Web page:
he should show up at the PAL gym in an hour and they’d settle
the matter. Gypsy recalled: “Joe crush the radio with his foot. He
say, `He makin’ a fool of me in my backyard.’” When Joe reached
the gym, it was packed, the ring posts bent by the surge of people
inside. With Ali screaming, Joe hurriedly stripped off his shirt. A
police sergeant, Vince Furlong, jumped between them, saying:
“None of that here. Take it to the park.” Ali said to Joe, “You follow,
or you a coward.”
Joe declined as Ali led a big crowd through the black ghetto to
Fairmount Park. But Durham hopped into his car and joined in the
parade behind Ali. Durham got up, raced up to Ali, and jabbed a finger
in his face. “I’ll fight you when you get a license,” Yank said, using
the personal pronoun that always bemused Frazier. “What the hell
you tryin’ to do here? You want work, come to our gym, and you can
work with my kids. I’ll pay you good. Joe’s no chump.” By not joining
Ali in the park, Joe felt silly, used, an object of ridicule and diminished
in stature. After Joe and Ali appeared on The Mike Douglas Show the
next day, Ali waited for him outside across the street. He then ran
across to Frazier, and threw a punch, a soft right, that caught Joe on
the shoulder. They grappled. Ali sent out another right, missing Joe
and zinging Durham, who held his eye. “You crazy motha****a,”
Durham shouted. He then motioned to some in the crowd to help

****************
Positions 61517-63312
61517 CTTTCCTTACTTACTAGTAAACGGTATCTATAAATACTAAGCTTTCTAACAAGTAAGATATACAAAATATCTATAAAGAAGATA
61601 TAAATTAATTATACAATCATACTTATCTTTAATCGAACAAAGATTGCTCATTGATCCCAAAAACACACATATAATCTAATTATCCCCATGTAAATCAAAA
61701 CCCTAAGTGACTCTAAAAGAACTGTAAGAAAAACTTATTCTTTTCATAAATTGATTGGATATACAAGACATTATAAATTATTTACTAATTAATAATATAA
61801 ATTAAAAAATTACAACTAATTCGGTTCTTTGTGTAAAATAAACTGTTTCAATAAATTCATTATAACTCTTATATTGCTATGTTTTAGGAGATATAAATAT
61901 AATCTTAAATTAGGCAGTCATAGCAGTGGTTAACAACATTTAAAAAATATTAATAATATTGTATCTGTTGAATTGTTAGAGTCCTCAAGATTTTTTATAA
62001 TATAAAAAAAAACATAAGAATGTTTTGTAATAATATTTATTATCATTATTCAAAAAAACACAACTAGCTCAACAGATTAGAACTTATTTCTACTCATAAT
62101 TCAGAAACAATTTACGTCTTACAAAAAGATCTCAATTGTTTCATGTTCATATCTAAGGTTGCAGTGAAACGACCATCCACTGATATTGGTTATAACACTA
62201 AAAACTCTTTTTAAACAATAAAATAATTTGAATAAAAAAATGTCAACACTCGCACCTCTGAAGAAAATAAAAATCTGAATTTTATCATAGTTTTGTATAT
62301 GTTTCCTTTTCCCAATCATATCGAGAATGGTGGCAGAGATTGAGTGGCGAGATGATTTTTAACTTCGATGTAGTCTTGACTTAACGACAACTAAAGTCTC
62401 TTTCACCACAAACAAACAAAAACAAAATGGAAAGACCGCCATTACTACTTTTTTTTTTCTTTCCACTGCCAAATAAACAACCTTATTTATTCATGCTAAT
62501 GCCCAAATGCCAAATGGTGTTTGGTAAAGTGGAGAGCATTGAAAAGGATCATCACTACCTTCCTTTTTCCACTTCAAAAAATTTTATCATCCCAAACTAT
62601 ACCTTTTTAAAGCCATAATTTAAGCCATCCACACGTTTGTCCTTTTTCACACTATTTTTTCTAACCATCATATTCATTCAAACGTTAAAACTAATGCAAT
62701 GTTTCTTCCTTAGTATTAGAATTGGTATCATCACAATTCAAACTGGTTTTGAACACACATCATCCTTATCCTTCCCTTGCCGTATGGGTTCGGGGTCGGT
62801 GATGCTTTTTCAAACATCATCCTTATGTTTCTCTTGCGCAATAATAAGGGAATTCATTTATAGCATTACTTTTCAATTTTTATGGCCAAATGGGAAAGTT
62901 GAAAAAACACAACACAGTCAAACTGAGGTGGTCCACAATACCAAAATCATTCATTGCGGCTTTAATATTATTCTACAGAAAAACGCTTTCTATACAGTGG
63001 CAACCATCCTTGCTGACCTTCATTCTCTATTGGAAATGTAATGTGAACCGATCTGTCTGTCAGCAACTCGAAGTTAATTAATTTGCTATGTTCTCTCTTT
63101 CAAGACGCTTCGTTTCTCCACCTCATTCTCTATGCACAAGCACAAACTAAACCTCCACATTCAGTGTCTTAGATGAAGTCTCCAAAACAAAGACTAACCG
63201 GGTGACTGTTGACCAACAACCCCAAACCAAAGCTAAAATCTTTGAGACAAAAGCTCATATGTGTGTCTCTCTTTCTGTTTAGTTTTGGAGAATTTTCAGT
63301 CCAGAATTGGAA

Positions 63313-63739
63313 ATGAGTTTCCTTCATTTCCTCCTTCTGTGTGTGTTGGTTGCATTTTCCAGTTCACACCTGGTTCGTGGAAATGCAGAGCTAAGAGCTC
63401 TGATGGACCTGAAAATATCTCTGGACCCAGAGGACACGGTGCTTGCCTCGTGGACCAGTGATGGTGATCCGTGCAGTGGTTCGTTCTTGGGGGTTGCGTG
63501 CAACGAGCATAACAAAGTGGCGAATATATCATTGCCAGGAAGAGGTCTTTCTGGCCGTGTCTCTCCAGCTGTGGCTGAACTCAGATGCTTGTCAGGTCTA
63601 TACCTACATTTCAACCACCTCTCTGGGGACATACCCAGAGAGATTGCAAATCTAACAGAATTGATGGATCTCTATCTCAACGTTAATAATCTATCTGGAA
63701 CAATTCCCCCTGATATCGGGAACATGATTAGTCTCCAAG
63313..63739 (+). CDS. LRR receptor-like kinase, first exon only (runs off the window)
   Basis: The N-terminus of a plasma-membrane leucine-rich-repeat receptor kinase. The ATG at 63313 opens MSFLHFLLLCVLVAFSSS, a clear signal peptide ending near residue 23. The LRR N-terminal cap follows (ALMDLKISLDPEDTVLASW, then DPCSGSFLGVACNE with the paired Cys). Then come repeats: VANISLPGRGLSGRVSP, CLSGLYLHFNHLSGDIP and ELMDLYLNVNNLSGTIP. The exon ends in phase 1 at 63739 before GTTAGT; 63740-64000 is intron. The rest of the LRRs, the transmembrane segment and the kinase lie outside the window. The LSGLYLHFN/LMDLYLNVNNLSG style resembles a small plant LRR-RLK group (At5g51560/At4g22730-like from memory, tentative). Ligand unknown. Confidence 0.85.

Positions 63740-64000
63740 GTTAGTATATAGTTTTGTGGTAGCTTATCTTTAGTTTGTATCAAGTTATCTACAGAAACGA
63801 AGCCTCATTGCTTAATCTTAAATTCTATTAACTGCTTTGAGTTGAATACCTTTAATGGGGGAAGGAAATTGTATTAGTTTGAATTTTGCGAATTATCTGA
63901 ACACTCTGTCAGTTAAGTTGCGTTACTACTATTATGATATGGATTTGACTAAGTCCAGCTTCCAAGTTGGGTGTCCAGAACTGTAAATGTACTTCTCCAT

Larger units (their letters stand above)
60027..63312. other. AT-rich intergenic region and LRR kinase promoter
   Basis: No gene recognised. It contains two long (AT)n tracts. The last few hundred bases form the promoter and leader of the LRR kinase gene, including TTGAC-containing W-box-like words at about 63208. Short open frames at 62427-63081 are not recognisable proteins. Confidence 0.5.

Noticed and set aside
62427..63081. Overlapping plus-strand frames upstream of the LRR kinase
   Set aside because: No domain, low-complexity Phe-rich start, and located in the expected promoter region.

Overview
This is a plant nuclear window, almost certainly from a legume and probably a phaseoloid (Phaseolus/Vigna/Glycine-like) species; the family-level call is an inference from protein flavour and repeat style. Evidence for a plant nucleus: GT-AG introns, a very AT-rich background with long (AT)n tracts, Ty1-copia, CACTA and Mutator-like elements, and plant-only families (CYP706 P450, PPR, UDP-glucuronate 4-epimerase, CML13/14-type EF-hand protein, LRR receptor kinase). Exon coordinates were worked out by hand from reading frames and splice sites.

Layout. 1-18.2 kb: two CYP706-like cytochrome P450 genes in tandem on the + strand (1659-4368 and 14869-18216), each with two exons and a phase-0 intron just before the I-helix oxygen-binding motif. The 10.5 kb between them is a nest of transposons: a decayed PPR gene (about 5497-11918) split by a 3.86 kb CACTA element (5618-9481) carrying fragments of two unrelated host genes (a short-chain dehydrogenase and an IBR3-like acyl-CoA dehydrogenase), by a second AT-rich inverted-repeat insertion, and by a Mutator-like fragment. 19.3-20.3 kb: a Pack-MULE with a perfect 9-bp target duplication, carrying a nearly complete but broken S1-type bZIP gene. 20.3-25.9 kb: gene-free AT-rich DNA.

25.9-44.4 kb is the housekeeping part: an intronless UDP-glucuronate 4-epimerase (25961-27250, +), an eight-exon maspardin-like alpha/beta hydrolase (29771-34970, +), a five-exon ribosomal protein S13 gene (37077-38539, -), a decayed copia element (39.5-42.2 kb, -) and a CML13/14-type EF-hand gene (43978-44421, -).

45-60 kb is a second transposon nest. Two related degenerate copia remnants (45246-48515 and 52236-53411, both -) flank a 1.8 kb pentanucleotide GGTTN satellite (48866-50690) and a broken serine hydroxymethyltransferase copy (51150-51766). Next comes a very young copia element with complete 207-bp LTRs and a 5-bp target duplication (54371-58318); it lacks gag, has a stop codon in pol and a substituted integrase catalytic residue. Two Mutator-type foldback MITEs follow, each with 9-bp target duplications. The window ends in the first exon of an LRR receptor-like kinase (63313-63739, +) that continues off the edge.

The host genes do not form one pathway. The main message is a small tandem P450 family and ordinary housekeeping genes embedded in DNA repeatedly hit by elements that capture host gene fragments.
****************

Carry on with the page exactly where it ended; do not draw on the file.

pull Joe away. On the way home, Frazier kept saying over and over to
Gypsy, “I can’t believe I trusted him.”
And so that same evening they drove over to see Ali at his Cherry
Hill house. Gypsy was saying, “Smoke, this ain’t right. Let it pass. He
wanna see you like this. He ain’t right in the head. You playin’ his
game.” Joe said: “It ain’t no game to me.” He then said, “You tell Yank
about this, and you be no friend of mine. Ever.” Two Muslims with
shoulder arms answered the door. One went back to fetch Ali, and he
came to the door with a big smile. He looked down at little Gypsy.
According to Gypsy years later, here is what took place.
“Who’s the shrimp?” Ali asked.
Gypsy shot back, “Yeah, gimme five inches, and I whup your ***got
ass good.”
Ali ignored him, saying to Joe, “Come on in. My, my, we have
some fun today.”
“Right here’ll do,” Joe said. “And it weren’t no fun for me. Showin’
me up like that. Right here in my hometown. Callin’ me names.”
The Muslims drew in closer to Ali. Joe said to them: “Them guns
don’t mean **** to me.”
Ali said: “Just fun, Joe. That’s all. Gotta keep my name out there.
Don’t mean nuthin’ by it.”
“Coward? Uncle Tom? Only one I’ve been Tommin’ for is you!
Names like that ain’t just fun. Those sorry-ass Muslims leadin’ you on
me. It gonna stop right here.”
“Don’t talk about my religion,” Ali said. “I can’t let ya do that. Go
home and cool down.”
“Ain’t ever gonna be coolin’ down now. **** your religion. We’re
talkin’ about me. Who I am.” Joe extended his hand, saying, “This is
black. You can’t take who I am. You turn on a friend for what? So you
impress them Muslim fools, so you be the big man.”

Ali said, “We finished talkin’.” He turned back into the house.
Frazier snapped, “That’s it, get the **** outta here. Hide behind
your shooters. You and me, it’s comin’. But I’ll die before ya get an
even split.”
On the way back to the car, Gypsy asked, “You feelin’ better?”

“Yeah,” Joe said. “For now.”


The sad tale of Patterson I